The Creative Writing Interviews form a series of interviews with contributors to our Creative Writing Studies list. Find out about their work and approach towards writing.
Frances Haynes writes: Elizabeth Reeder, although originally from Chicago, lives in Scotland and teaches Creative Writing at the University of Glasgow. Her writing includes fiction, lyrical essays/poems/crossover pieces, travel writing, writing for radio – and her contribution to our forthcoming publication, Teaching Creative Writing. You can find out more about her at http://ekreeder.com/
Elizabeth, what do you write?
I write fiction, both long and short and for radio, and also write crossover pieces that exist between genres (lyrical essays, for example). I have a real fondness for doing abridgements for BBC Radio 4 — you’re basically getting paid to do a really close reading of great books and figure out how they’re put together.
Whom do you write for?
I have to be honest and say I write for myself, to put down these phrases and characters and stories I hear and see. The process of writing is a bit of a romance for me, a heated one too, with frustrations and passions and ennui. So I engage in writing, in the process, for me because it’s basically how I think about and navigate the world. I re-write and edit for the readers. I suppose I believe that if I am compelled by a story, other people will be too.
What achievement are you most proud of as a writer?
Currently, I’m thrilled that my first novel, Ramshackle, is being published in April by a brilliant new indie press, Freight Books (a sister project to Gutter Magazine). I’ve also had quite a strong nibble on my next novel and if that comes through, I won’t quite be able to contain how chuffed I am. As a writer, I am actually a bit addicted to the process of writing, and when a new story or idea comes to me strongly and I have the wherewithal and discipline to make it into a gem, that is always really satisfying. Enjoying what you’re doing is crucial to being a writer, success and failure are equal partners in most writers’ careers and you have to have an internal balance, a sense of what you’re doing and why, to stay committed through all that might come your way.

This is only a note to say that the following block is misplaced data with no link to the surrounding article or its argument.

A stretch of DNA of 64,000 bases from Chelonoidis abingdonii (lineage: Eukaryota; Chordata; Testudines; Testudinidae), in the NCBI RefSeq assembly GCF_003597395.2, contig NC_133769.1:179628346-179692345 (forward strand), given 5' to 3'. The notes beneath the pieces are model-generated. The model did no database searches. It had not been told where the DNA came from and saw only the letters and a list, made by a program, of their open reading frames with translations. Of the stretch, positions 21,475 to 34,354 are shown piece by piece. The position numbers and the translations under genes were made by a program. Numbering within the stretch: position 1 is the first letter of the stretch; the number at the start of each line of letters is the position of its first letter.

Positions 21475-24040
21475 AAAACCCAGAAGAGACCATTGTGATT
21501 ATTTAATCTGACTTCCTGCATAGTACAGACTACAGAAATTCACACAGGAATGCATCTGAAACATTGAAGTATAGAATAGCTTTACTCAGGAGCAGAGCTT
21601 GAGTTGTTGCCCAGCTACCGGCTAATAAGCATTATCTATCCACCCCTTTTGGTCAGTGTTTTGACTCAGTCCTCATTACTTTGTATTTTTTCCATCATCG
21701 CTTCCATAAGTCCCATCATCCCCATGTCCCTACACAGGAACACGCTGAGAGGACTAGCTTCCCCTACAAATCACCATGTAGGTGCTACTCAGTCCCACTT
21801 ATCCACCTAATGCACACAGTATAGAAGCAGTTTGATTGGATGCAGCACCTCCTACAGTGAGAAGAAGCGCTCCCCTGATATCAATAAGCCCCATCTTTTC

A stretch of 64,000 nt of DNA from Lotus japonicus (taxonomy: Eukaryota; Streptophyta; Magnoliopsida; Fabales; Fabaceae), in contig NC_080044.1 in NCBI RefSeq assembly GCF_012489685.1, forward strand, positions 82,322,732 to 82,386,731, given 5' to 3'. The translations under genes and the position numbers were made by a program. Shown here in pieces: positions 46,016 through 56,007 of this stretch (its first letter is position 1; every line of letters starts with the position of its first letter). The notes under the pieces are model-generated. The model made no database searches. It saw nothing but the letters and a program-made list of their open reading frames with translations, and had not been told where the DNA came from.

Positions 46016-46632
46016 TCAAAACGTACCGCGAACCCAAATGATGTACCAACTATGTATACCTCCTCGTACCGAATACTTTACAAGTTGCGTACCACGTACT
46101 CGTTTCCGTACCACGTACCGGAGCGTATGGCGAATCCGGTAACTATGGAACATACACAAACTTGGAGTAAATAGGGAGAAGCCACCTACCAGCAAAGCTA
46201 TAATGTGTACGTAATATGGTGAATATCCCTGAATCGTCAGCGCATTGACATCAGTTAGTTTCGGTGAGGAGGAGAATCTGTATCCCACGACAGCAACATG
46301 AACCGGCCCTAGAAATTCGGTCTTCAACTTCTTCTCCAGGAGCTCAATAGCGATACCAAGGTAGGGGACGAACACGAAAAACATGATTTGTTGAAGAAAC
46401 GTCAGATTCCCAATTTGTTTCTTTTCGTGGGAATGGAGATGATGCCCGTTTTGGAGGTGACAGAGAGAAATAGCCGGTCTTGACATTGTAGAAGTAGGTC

What involvement do you have / have you had with creative writing as a university/college subject/discipline?
I have been teaching creative writing for almost as long as I’ve been writing. Initially I taught in communities, in extension learning, and currently I teach on the Creative Writing Programme at the University of Glasgow. For me, teaching and writing go hand in hand.
What is your ambition as a writer?
To receive recognition and respect for doing the writing I love and am challenged by.